Opinion

Fashion choices affect culture and attitudes

The material that started out with the simple purpose of clothing nakedness has been brought up to assume an authority of voicing identity. Clothing itself is a necessity of life in most cultures. Fashion is a decorative implication that was born out of clothing and has become an industry of psychological art. Though it is only a single thread that is fed into the fabric of how culture is shaped, it has proved to be an important subconscious one.

I was never one to follow clothing trends in high school, and by no means did I take clothes seriously, though my average apparel of tee-shirts and jeans were snubbed when I happened to “dress up” occasionally. A fashionista? Nope. But, being a fashion-less teenager from small town Texas did not exempt me from noticing behavioral differences based on my apparel. The fashion world is more than aesthetics; there is an authority in culture implicated by style in fashion.

Before applying to JBU, I’d been accepted to Pratt Institute of the Arts in Manhattan, New York, where I had decided that I would study fashion, a visual construct of individual taste and attitude. Being a passionate young believer, the idea of tackling an industry that has proved to impact cultural trends sounded like an unconventional mission field. Tired of skimpy fashion in the lime-light, and seeing the way people were treated for the clothes they wore, I would use the gift of art that I was given to positively influence culture. I could not understand why people quite literally, “followed suit.” Since change is dictated by those who create it, I thought, “Why not?”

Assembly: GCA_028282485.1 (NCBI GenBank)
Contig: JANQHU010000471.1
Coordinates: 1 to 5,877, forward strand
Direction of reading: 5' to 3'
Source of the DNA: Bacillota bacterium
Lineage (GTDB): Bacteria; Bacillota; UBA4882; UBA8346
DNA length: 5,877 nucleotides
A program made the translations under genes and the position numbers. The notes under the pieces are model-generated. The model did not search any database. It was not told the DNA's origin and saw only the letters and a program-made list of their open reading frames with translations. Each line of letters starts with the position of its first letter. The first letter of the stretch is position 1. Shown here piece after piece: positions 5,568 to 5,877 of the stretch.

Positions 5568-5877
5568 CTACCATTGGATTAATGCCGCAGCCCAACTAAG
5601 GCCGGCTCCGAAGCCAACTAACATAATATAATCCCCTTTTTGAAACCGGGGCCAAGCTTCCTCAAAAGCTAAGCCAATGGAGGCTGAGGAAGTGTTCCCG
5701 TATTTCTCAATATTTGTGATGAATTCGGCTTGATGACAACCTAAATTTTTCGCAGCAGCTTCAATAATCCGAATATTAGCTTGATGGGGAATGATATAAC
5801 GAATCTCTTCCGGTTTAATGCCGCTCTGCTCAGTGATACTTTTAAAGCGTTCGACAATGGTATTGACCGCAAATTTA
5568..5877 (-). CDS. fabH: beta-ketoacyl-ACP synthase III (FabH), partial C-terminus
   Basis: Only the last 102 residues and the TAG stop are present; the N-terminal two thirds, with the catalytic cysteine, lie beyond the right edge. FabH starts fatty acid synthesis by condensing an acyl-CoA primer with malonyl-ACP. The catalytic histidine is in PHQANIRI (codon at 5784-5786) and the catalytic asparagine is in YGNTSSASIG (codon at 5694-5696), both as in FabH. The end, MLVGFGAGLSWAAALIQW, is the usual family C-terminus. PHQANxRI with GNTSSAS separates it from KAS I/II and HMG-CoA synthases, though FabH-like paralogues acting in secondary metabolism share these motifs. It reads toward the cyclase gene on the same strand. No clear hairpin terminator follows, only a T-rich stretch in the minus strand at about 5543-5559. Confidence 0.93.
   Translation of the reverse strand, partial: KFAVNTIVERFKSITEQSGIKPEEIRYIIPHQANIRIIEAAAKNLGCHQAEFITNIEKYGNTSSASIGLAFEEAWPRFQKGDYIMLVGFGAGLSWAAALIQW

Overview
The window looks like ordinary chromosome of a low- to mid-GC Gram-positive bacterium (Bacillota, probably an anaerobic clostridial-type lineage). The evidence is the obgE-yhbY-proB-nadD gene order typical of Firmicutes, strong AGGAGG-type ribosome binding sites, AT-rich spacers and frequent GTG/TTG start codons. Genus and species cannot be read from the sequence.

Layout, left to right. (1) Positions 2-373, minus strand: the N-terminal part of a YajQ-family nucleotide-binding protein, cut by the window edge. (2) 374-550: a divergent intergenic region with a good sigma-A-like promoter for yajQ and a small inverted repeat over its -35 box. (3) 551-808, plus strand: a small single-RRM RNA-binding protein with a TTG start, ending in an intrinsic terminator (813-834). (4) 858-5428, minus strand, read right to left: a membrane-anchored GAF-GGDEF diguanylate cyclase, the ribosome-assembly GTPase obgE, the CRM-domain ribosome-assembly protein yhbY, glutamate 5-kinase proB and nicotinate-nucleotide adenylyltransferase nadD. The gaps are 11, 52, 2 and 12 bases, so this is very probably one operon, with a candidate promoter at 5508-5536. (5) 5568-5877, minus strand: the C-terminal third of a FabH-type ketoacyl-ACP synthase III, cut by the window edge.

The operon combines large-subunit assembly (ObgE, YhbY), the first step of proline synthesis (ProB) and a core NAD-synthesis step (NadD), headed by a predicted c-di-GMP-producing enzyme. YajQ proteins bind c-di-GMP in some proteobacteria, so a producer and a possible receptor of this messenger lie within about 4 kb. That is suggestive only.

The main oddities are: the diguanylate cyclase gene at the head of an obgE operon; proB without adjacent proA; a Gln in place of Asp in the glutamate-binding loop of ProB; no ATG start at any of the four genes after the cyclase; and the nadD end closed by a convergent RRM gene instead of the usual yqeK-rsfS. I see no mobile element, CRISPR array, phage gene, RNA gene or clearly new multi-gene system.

I am now a senior cinematography major here at JBU who did not end up going to Pratt to study fashion for various reasons. Regardless, the aspiration of designing for fashion did leave many questions behind for me. Fashion is still heavy on my mind and on yours too, whether you think so or not. The impact that clothes make on a societal and individual level are astounding. While sharing thoughts on the psychological aspect of fashion with a handful of JBU peers, a common response began to reemerge: fashion influences behavior in culture.

Fashion exudes opportunity to define personal identity as well as behavioral subcategories that include: inclusion, exclusion, attitude and productivity. Senior Kalin Salman asserts that, “… (initial) perception of you is based off of what you look like.” It is completely natural to observe a strangers appearance. After all, fashion “has a lot to do with personality,” Kaylee Holloway affirms. Judgment is inevitable, but how do we respond to our assumptions?

Clothes prompt our emotions, thoughts, attitudes and attention with many ideas and ideals of self, the world and others. They have become a non-verbal device that we as a society utilize daily based on social and career environment.

In demonstration of inclusion/ exclusion both Holloway and Katie Watkins agree that we gravitate towards others who dress like us, assuming we will have more in common with them than others who are dressed differently. They also said that in order to exude authority in a classroom of students, they must dress professionally. We follow the code of appropriate styles in certain social settings and adhere to them by altering our apparel to fit the attitude. Senior Erica Forney claims that her daily productivity is partly based on the type of clothes she wears and how confident she feels in them.

We have set, in invisible stone, a culture whose behavior thrives on navigating through the maze of fashion. I share these thoughts in hopes of addressing your awareness of your behavior in fashion psychology. The art of fashion is just as much about design as this industry is about subconsciously shaping culture. Regardless, I still don’t take fashion too seriously. So, whether you “follow suit” or “rock them sweats,” remember that “Even Solomon in all of his glory was not clothed as the lilies of the field” (Matt. 6:29) In fact, I don’t believe vegetation has ever worn clothes.